Elections opportunity for Kurdish-Turkish de-escalation – US think tank


QAMISHLI, Syria (North Press) – The upcoming Turkish elections on May 14, especially if they yield an opposition victory, will be “a rare opportunity” for the US to broker a Turkish-Kurdish peace, argues a new report by the New Lines Institute, a Washington-based think tank.

Original article published on North Press by Sasha Hoffmann on May 8th, 2023.

According to the report’s authors, the US’ main policy failure in bringing about a lasting peace between the Turkish government and Kurdish groups in Syria and Turkey has been the separation of these issues into different arenas.

The report argues that the Turkish oppression of Kurds domestically and the 40-year insurgency waged by the Kurdistan Workers’ Party (PKK) from Iraqi Kurdistan, as well as Turkish attacks against Kurdish-majority in north Syria and its autonomous administration (AANES) are related. If the US wishes to bring about a lasting peace, it will have to broker a comprehensive settlement that addresses all arenas.

Mazloum Abdi, Commander in Chief of the Syrian Democratic Forces (SDF), and Ilham Ahmad, co-chair of the Syrian Democratic Council (SDC), have suggested that they have acted as intermediaries between Washington and the PKK. The link was crucial in convincing the PKK to declare a ceasefire after the deadly February 6 earthquake in Turkey and Syria until after the elections. It is a crucial step towards achieving a settlement.

However, the authors of the report say Washington has not done enough to push Turkey to the negotiating table. Ankara invaded and occupied Kurdish-held Syrian territory twice since 2018 and has mounted a drone strike campaign against targets in the region. According to the Rojava Information Center, Turkish drone strikes killed 87 people in 2022, at least 25 of whom were civilians. Turkey has conducted an additional 13 strikes so far in 2023. Turkey has also disturbed northeast Syria’s electricity provision and pushed the neighboring Kurdistan Region in Iraq to severely throttle imports.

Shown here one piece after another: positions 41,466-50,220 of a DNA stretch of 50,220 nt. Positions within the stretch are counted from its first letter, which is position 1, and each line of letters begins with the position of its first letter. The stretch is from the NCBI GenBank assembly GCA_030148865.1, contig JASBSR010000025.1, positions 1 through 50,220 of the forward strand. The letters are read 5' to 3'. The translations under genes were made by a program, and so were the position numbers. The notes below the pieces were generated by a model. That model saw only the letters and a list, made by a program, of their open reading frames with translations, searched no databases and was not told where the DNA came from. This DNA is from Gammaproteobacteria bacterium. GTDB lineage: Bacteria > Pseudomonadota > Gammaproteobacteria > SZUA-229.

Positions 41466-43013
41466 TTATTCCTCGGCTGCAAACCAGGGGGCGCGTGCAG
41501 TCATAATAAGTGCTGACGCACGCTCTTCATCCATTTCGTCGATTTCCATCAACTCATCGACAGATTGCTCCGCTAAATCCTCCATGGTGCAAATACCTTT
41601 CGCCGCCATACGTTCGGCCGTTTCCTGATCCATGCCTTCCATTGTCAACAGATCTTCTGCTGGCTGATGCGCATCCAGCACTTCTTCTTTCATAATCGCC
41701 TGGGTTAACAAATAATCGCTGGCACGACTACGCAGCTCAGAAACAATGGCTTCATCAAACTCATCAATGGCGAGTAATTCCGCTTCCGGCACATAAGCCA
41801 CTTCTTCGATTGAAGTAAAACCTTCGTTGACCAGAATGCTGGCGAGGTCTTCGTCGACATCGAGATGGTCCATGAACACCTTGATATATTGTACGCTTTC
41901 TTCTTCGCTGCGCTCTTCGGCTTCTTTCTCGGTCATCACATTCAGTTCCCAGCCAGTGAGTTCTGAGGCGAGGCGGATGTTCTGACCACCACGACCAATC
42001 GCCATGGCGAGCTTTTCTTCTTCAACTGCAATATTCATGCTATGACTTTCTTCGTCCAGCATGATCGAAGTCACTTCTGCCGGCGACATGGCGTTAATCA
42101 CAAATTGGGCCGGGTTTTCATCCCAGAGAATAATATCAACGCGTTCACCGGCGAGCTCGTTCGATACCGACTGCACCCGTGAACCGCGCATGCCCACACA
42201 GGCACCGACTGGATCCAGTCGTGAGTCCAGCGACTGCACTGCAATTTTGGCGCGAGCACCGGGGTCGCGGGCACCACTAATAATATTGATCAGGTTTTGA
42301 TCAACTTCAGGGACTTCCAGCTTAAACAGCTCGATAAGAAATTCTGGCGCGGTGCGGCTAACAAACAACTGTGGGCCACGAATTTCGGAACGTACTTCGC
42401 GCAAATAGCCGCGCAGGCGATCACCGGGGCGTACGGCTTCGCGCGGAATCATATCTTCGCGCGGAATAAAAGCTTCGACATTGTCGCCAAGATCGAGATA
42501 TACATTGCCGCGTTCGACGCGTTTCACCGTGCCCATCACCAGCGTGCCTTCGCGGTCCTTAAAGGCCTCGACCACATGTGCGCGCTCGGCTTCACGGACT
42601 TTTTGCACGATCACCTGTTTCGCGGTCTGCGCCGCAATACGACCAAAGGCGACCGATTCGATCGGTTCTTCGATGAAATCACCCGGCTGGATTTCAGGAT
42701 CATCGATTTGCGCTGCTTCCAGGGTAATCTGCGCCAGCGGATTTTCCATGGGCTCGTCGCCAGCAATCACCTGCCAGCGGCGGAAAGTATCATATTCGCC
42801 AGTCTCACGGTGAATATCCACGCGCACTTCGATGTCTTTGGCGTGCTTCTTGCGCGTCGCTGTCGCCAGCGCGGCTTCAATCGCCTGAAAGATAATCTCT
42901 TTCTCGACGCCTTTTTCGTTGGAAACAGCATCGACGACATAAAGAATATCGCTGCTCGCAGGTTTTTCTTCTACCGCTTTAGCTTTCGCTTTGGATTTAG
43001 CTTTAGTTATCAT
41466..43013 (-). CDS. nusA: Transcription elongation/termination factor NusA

Such attacks “serves Russian and Iranian interests in Syria by weakening the AANES and the SDF,” and, by extension, the anti-ISIS coalition, the report argues. Drone strikes, specifically, “have escalated in concert with Turkish-Russian-Iranian diplomatic activity, suggesting the possibility of coordination.”

In order to curb Russian and Iranian influence, ensure the success of the anti-ISIS campaign, and prepare a roadmap for an eventual US withdrawal that does not risk regional collapse, Washington needs to bring Turkey and Kurdish forces to the negotiating table, the authors say. “If the US fails to act, a third Turkish incursion into northeast Syria will remain an ever-present possibility. This would be an existential threat to the AANES and SDF, and by extension the US-led mission.”

A dissolution of the AANES would not only have a detrimental effect to regional democracy and the protection of women’s rights, but will also unleash thousands of imprisoned ISIS members back into Syria.

The report thus argues for a settlement to the ‘Kurdish question’ in Turkey is crucial to regional peace. To achieve it, Washington will have to nudge the new Turkish government to sit down with Kurdish groups, while maintaining the PKK’s ceasefire with the help of the SDF.

The authors furthermore argue that policymakers should “use the Women, Peace, and Security Strategy and National Strategy on Gender Equality and Equity to reassess policies that have contributed to conflict or may pose obstacles to diplomacy” in order to ensure the achievements in Syria’s northeast are not jeopardized.